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Dipankar aims to create Olympic medallists

By The Assam Tribune

ULWE (MAHARASHTRA), Aug 6: He was national badminton coach Pullela Gopichand�s contemporary and had represented India in two Olympics, but now Dipankar Bhattacharjee is following in footsteps of his one-time rival and is aiming to produce Olympic medal winners.

In Ulwe, a town 43km from Mumbai, Bhattacharjee � who represented India in 1992 Barcelona (third round exit) and 1996 Atlanta Olympics (second round exit after first round bye) � is honing the skills of young shuttlers at a centre of his academy here and has even hired a Malaysian coach, Mohammed Hairi bin Matzuber, for his wards.

�My aim is to find at least one Olympic medallist from among these players; that is the only aim in life at the moment,� Bhattacharjee told PTI at the conclusion of one of his coaching sessions at the centre.

�Gopi did his part. I just want to do my part, in whatever best I can do, with whatever knowledge and expertise that I have that I want to share with and give back to the next generation,� the former national singles champion said.

Once a sportsperson, always a sportsperson, has been the motto of Bhattacharjee, who is employed with a government-owned company, but takes out time in the evening aiming to create future badminton stars.

�Many a time I tried being away from sports. I tried to make a career in my office, to rise in the hierarchy. I thought I will make my career in the corporate world, but as a sportsperson I came back to badminton.

�When my son started playing I started devoting more time to it and now I am totally into it,� said Bhattacharjee, who also runs similar training centres in Vashi in Navi Mumbai and Jalandhar in Punjab.

�I am now hoping that one of these children makes it to the top,� said the 47-year-old three-time national champion.

He credited Gopichand, a former winner of All England Open Badminton Championships, for the rise of Indian badminton.

�I would definitely thank Gopi for making the effort of taking badminton to a different level where it is today and a bigger share of credit goes to him,� he said.

Bhattacharjee said things have changed a lot from his playing days.

�When I and Gopi played together, we faced difficulties like finding sponsors, obtaining the visas and foreign exchanges. Before our foreign trips, we hardly practised.

�We used to run around from pillar to post, making arrangements for tickets, money, etc. After winning the All England title, Gopi�s state supported him and he immediately went into starting his academy.

�This one step that he has taken has made a lot of difference to Indian badminton,� he elaborated.

Asked if he is in touch with Gopichand, Bhattacharjee responded, �Yes, off and on�. � PTI

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Dipankar aims to create Olympic medallists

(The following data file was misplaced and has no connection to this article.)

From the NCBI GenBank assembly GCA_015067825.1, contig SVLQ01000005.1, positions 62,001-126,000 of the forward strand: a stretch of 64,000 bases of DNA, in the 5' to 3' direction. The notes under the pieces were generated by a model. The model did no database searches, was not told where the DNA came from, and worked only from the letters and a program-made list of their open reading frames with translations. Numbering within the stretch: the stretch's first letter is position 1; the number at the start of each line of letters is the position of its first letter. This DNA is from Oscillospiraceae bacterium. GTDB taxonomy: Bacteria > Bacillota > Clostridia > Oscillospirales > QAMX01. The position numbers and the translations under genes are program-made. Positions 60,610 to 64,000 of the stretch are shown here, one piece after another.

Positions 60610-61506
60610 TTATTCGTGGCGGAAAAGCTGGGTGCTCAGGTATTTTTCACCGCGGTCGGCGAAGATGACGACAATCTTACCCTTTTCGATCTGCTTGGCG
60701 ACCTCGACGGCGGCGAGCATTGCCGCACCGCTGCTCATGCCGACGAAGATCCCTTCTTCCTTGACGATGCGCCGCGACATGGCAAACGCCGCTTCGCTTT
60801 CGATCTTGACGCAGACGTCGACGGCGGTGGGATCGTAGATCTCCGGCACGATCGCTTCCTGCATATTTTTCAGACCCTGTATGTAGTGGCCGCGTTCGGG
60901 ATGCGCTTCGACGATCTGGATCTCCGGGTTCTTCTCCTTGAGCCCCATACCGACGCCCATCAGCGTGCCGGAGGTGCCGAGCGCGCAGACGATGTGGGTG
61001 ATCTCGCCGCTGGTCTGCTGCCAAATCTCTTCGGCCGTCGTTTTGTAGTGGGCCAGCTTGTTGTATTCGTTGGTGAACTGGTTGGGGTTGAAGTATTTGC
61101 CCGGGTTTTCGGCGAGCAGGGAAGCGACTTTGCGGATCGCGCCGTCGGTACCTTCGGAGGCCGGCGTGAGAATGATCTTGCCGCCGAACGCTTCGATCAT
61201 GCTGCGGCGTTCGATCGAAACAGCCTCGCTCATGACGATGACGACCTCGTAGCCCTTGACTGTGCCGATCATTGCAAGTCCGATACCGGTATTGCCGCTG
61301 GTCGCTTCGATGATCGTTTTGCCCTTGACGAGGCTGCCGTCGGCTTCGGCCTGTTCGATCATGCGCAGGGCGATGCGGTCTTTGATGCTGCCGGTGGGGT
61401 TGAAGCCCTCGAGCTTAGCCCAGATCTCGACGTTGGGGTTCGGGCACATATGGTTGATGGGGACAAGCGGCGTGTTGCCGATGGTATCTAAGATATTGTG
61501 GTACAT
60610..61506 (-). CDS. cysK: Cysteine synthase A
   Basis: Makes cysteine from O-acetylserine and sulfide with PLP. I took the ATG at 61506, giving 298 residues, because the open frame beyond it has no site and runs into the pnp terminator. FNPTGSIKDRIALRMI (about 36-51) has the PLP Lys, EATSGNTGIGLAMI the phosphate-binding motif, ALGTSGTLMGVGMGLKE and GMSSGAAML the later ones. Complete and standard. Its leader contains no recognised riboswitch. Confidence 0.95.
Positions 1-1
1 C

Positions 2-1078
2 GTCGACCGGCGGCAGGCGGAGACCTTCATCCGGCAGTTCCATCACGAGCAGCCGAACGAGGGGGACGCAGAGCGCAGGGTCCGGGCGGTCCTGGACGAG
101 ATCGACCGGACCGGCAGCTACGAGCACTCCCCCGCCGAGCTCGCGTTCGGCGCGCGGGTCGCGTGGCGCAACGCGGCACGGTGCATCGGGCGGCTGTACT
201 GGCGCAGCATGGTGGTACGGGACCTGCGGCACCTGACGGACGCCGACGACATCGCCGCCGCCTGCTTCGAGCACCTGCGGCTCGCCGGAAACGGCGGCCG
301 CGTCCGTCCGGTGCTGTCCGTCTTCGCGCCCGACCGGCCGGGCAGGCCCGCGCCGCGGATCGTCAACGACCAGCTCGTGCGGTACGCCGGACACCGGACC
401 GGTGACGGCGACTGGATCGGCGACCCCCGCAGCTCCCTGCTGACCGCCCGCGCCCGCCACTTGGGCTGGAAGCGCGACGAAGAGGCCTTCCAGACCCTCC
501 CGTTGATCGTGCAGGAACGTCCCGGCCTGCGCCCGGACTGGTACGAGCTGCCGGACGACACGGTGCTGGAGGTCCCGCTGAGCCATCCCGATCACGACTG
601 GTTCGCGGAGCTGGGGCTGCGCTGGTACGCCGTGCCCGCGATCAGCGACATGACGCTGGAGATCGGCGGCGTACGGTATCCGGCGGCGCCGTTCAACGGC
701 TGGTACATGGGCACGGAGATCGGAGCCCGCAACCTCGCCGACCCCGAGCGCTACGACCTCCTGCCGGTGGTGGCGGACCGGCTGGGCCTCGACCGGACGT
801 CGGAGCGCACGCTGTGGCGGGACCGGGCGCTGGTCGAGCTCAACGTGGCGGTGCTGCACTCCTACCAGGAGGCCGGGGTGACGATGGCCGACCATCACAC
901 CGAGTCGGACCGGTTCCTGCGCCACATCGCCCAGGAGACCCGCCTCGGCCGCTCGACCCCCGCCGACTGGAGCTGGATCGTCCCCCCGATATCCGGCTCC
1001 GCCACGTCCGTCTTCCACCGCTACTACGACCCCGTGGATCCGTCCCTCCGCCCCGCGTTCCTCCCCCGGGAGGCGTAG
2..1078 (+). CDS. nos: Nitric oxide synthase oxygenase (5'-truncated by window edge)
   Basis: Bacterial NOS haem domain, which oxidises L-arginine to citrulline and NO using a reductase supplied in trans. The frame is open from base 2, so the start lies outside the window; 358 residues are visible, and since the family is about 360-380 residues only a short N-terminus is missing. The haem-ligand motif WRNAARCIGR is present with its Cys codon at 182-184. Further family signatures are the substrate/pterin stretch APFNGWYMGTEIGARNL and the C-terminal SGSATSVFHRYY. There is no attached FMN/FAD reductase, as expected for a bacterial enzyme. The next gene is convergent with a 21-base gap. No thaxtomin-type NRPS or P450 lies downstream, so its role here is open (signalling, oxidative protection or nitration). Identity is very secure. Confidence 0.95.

ULWE (MAHARASHTRA), Aug 6: He was national badminton coach Pullela Gopichand�s contemporary and had represented India in two Olympics, but now Dipankar Bhattacharjee is following in footsteps of his one-time rival and is aiming to produce Olympic medal winners.

In Ulwe, a town 43km from Mumbai, Bhattacharjee � who represented India in 1992 Barcelona (third round exit) and 1996 Atlanta Olympics (second round exit after first round bye) � is honing the skills of young shuttlers at a centre of his academy here and has even hired a Malaysian coach, Mohammed Hairi bin Matzuber, for his wards.

�My aim is to find at least one Olympic medallist from among these players; that is the only aim in life at the moment,� Bhattacharjee told PTI at the conclusion of one of his coaching sessions at the centre.

�Gopi did his part. I just want to do my part, in whatever best I can do, with whatever knowledge and expertise that I have that I want to share with and give back to the next generation,� the former national singles champion said.

Once a sportsperson, always a sportsperson, has been the motto of Bhattacharjee, who is employed with a government-owned company, but takes out time in the evening aiming to create future badminton stars.

�Many a time I tried being away from sports. I tried to make a career in my office, to rise in the hierarchy. I thought I will make my career in the corporate world, but as a sportsperson I came back to badminton.

�When my son started playing I started devoting more time to it and now I am totally into it,� said Bhattacharjee, who also runs similar training centres in Vashi in Navi Mumbai and Jalandhar in Punjab.

�I am now hoping that one of these children makes it to the top,� said the 47-year-old three-time national champion.

He credited Gopichand, a former winner of All England Open Badminton Championships, for the rise of Indian badminton.

�I would definitely thank Gopi for making the effort of taking badminton to a different level where it is today and a bigger share of credit goes to him,� he said.

Bhattacharjee said things have changed a lot from his playing days.

�When I and Gopi played together, we faced difficulties like finding sponsors, obtaining the visas and foreign exchanges. Before our foreign trips, we hardly practised.

�We used to run around from pillar to post, making arrangements for tickets, money, etc. After winning the All England title, Gopi�s state supported him and he immediately went into starting his academy.

�This one step that he has taken has made a lot of difference to Indian badminton,� he elaborated.

Asked if he is in touch with Gopichand, Bhattacharjee responded, �Yes, off and on�. � PTI